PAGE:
In the early 1960s, Lindsay Anderson was enjoying the power and esteem that he had always thought the English would be too philistine to grant him. His Free Cinema movement, launched in February 1956 with a series of modest, hand-held documentaries and a strident manifesto, had mutated into “kitchen-sink realism”, a series of popular feature films that included Tony Richardson’s Loneliness of the Long Distance Runner, Karel Reisz’s Saturday Night and Sunday Morning and his own This Sporting Life. Anderson seemed dangerously close to becoming the  leading spokesman of mainstream British cinema. But then, as he recalled, “Realism gave way to the myth of Swinging London. The Americans, God bless them, put up a lot of money and the British made a lot of bad films.”

When, bored and broke, the Americans went home, taking many of his colleagues along with them, Anderson stayed behind. He made if . . ., which won the 1969 Palme d’Or at Cannes, and a sequel, O Lucky Man!, and then – nothing. For most of the 1970s, British cinema was virtually an oxymoron. But when the industry came back to life at the start of the next decade, with GandhiChariots of Fire and the formation of Channel 4 Films, he refused to celebrate or capitalise, preferring to tut and clutch his brow.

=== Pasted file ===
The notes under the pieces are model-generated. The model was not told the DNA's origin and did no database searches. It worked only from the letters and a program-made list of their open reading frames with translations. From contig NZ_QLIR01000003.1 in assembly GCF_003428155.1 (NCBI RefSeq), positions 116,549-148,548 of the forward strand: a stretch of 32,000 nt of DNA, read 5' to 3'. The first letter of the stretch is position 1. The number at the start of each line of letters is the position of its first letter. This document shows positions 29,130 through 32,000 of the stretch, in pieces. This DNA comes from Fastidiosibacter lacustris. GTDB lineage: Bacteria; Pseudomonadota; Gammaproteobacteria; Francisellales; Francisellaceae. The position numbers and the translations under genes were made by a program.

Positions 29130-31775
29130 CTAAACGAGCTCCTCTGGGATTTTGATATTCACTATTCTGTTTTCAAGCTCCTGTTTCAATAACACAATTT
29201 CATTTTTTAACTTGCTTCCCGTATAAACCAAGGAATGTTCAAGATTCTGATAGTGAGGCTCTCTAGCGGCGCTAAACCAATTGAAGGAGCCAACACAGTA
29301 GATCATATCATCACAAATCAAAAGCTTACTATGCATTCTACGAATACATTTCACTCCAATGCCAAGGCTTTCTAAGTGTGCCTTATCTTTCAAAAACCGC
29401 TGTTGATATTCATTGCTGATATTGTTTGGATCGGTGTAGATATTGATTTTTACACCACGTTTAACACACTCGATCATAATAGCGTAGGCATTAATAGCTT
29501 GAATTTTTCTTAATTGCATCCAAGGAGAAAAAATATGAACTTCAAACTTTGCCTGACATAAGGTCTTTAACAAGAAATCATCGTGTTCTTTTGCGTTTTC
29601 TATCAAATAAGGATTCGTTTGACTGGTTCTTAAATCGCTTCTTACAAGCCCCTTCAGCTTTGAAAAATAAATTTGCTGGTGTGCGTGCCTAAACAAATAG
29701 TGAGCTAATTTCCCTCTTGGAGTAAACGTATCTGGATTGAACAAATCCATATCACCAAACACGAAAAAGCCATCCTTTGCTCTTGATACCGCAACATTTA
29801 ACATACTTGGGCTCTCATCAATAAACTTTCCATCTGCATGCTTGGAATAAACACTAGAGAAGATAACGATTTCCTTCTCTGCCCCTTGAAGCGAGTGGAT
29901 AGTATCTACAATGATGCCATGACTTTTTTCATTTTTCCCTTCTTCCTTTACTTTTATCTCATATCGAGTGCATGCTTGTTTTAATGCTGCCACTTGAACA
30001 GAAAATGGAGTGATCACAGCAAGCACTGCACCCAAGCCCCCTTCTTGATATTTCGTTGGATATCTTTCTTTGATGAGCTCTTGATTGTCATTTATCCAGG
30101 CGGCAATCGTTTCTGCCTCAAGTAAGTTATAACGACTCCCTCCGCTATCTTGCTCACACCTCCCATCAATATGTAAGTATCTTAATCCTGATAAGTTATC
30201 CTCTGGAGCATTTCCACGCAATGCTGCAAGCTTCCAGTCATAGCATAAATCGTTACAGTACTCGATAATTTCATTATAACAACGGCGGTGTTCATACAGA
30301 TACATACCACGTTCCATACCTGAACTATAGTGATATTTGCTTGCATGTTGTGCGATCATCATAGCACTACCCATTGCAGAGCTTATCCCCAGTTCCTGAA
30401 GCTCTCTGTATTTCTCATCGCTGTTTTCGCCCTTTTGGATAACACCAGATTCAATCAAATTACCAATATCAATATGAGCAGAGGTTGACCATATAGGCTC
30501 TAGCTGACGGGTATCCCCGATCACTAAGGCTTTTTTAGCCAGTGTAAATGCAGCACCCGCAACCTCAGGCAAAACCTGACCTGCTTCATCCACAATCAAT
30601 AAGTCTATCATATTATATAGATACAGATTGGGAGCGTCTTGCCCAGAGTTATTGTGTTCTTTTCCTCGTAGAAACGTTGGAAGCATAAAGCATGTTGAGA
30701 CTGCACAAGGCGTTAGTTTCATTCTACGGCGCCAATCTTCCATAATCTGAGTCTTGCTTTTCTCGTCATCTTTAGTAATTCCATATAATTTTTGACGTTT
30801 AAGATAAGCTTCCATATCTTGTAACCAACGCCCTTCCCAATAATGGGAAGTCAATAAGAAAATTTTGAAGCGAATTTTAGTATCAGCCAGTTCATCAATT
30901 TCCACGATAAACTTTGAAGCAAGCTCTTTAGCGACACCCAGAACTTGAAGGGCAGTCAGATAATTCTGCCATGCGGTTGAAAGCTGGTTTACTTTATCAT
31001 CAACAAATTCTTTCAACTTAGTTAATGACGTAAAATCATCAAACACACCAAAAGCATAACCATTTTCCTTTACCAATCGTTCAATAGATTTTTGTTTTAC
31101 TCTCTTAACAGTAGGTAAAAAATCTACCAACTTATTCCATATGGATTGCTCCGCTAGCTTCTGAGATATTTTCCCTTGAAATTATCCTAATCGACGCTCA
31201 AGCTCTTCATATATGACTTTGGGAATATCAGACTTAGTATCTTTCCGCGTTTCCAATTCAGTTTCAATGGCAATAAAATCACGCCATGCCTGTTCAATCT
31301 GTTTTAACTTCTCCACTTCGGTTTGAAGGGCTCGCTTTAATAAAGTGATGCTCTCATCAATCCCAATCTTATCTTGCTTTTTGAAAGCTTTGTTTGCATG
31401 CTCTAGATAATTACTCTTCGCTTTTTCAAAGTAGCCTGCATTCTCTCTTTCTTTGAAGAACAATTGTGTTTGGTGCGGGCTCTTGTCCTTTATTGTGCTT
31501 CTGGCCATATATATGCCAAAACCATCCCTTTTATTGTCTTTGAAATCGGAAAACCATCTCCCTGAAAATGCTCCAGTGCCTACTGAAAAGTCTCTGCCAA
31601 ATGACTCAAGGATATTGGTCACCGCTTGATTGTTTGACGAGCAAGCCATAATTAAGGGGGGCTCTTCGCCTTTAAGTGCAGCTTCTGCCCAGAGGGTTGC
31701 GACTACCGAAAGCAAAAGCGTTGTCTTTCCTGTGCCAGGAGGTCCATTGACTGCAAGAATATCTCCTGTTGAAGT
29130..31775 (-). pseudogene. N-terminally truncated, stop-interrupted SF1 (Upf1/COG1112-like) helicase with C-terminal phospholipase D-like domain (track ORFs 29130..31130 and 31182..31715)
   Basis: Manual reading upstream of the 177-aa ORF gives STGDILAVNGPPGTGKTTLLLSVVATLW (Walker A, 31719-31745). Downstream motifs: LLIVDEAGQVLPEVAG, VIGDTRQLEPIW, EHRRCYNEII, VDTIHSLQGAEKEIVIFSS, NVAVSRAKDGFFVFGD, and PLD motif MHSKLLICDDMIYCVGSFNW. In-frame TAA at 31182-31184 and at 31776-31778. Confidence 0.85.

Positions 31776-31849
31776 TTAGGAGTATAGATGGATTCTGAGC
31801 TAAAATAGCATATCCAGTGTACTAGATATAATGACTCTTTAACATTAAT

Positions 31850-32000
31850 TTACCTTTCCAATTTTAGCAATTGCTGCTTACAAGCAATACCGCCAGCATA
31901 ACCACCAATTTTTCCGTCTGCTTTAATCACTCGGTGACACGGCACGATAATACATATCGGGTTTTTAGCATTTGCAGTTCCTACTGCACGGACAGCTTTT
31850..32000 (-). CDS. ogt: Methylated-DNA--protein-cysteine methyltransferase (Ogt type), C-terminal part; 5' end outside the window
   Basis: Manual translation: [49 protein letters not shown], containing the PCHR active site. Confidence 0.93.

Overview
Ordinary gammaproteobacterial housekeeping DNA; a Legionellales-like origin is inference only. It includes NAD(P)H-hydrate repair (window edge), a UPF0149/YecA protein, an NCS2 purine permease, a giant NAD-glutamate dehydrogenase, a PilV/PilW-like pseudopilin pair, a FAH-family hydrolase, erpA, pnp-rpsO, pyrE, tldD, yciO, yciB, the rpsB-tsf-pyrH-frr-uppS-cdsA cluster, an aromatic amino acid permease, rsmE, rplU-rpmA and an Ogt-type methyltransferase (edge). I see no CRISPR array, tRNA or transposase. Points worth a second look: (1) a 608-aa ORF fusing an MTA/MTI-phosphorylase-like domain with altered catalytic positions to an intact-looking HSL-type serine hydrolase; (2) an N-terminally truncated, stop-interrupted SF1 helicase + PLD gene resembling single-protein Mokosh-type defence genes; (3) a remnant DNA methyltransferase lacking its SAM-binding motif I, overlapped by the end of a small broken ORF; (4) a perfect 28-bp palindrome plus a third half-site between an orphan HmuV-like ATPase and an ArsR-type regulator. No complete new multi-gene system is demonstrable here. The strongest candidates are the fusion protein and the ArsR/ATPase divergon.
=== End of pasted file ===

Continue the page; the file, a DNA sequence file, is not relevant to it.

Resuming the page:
In November 1985, the month when his former protégé Stephen Frears first startled a general British audience with My Beautiful Laundrette, which updated kitchen-sink realism with new causes (multiculturalism, gay rights) and villains (Thatcher, the National Front), Anderson was making gentle progress on a backward-looking endeavour – a television documentary about Free Cinema, to form part of an initiative he despised called British Film Year. A born dawdler, equally petrified of success and failure, he was having trouble with the stills and inserts. “I finally get the operation organised,” he wrote in his diary, “by insisting that the attractively cherubic Michael Winterbottom be my assistant.”

When I spoke to Winterbottom last year, he told me, “Lindsay Anderson was a director I really admired and I wondered why he had made so few films. Then I met him. There was a lot of messing around” –bickering, procrastination, mischief. And perfectionism: “Even on the Free Cinema documentary, he ended up reshooting ­everything.” Winterbottom wanted to emulate Anderson’s work – the intransigence, the looseness – but he realised that in order to follow those examples and still have a career, he needed to make peace with prevailing industrial conditions and devise a plausible, even hard-nosed working method.